Why grow local?

Why local food?

Centralizing food production may have once made sense as a strategy for feeding large numbers of people efficiently — and at low cost. Creating multi-acre farms that focus on single crops — and ranches that fit as many cattle, chickens, pigs, and other animals into as small an area possible to produce the greatest amount to eat — seems like a reasonable approach if feeding large numbers of people is our goal. And implementing that approach is far easier if we look at animals and plants as individual products being managed in a controlled “factory” environment.

Once we isolate types of animals and plants from the rest of the ecosystem and put them in a factory, however, we have to supply what they’re now not getting from the environment. For instance, where once they would have developed resistance to local pests and diseases or failed to thrive, we now have to kill the pests and vaccinate against disease for them. Where once they would have gotten the nutrients they need from the land and soil, we now have to provide food and soil amendments for them. All these changes over time lead to increased costs and reduced efficiency — undermining our original goal.

In addition to added costs and less efficiency, increased dependence on outside intervention leads to decreased individual resilience. Weaker strains that would not have survived to reproduce now do. Over time this results in a less-healthy overall population — even when breeding is carefully managed. We’re now recognizing that while centralized food production was once a cost-effective way to provide reasonably healthy food,  it’s becoming more expensive, less efficient, and less healthy.

Letting plants and animals revert to some natural state from which each of us must then rely on hunting and foraging for our food as our pre-agricultural ancestors did is not a sustainable solution for feeding the numbers of people we have on the planet today. We are part of the ecosystem, and we have a hand in shaping it. However, we can shape it more smartly than we have been with big agribusiness and factory farming.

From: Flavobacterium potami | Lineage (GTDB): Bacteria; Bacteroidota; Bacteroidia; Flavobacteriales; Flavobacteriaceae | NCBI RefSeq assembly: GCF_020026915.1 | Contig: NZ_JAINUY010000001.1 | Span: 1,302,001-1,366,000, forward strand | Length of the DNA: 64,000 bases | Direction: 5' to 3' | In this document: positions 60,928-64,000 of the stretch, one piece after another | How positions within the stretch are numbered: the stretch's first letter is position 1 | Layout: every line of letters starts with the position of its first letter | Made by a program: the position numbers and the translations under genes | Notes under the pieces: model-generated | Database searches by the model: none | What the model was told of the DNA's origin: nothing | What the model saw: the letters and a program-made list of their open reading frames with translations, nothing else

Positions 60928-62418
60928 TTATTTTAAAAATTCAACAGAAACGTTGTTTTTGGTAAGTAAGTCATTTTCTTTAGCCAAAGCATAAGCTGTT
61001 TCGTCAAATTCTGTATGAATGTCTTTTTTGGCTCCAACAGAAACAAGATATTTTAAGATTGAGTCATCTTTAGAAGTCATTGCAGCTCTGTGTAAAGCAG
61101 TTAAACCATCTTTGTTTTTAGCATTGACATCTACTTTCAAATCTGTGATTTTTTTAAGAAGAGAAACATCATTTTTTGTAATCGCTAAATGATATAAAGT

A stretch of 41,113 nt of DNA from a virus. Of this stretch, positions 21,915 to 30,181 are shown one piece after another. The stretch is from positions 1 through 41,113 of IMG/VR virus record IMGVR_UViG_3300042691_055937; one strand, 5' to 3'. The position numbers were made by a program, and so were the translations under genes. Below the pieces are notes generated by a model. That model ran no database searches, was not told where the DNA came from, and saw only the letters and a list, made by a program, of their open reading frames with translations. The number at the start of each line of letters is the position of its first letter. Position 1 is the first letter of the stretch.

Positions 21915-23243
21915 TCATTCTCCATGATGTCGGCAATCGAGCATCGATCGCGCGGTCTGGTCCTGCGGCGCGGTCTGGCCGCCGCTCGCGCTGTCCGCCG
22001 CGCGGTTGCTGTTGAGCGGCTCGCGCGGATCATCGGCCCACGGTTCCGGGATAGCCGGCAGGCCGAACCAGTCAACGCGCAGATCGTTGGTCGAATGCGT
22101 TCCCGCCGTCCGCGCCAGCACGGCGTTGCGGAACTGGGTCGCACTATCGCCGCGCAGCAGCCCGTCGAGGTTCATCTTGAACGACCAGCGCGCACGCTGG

What can you do?

Localizing food production and adapting it to each environment is a step in the right direction. Each of us can do our part. I started growing my own vegetables, and soon will be adding bees so I have healthy pollinators (with honey as a side benefit), and raising animals for fertilization and food. Getting to this point for me was part of a 10-year plan. Knowing what I know now, though, I would have gotten started sooner. Looking back, here are some things I might have considered doing earlier:

  • Planting a few varieties of tomatoes and peppers in patio containers (ideally non-GMO, open-pollinated, non-hybrid seeds to start). See which ones produce best. Save seeds from those varieties (get them from a mature tomato or pepper, rinse the seeds off, and dry them). Plant them again. Repeat for the ones that did well. Share the successful seeds with others in the area and ask them to do the same. Over time I’d have learned which are best adapted to the local environment.
  • Volunteering at a community garden. Some cities have community gardens. Checking local schools as well.
  • Starting with just a few vegetables in a mini garden plot. Getting educated about what kind of soil the vegetables like. Picking up a soil tester online and test the soil. Adding amendments to the soil as needed to provide a healthy growing environment for the plants.
  • Connecting with people who are doing something I might consider doing, but am not sure yet. Attending a local beekeepers meeting and let them know I’m just researching. Going to a local garden meetup. Taking an online class about soil building, raising chickens, or saving seeds. Seeing what resonates with me most, and taking the next steps to do that.

Building local food resilience will become increasingly important as the climate goes through a period of change. Areas that were once good for growing apples might now be good for growing peaches. Big agribusiness may not be nimble enough to adapt to these changes on such a large scale due to practical and economic constraints. As small-scale local growers you and I have a better chance of adapting to change and ensuring we have healthy food to eat for ourselves and our families in the near future.

© 2024 Ise Lund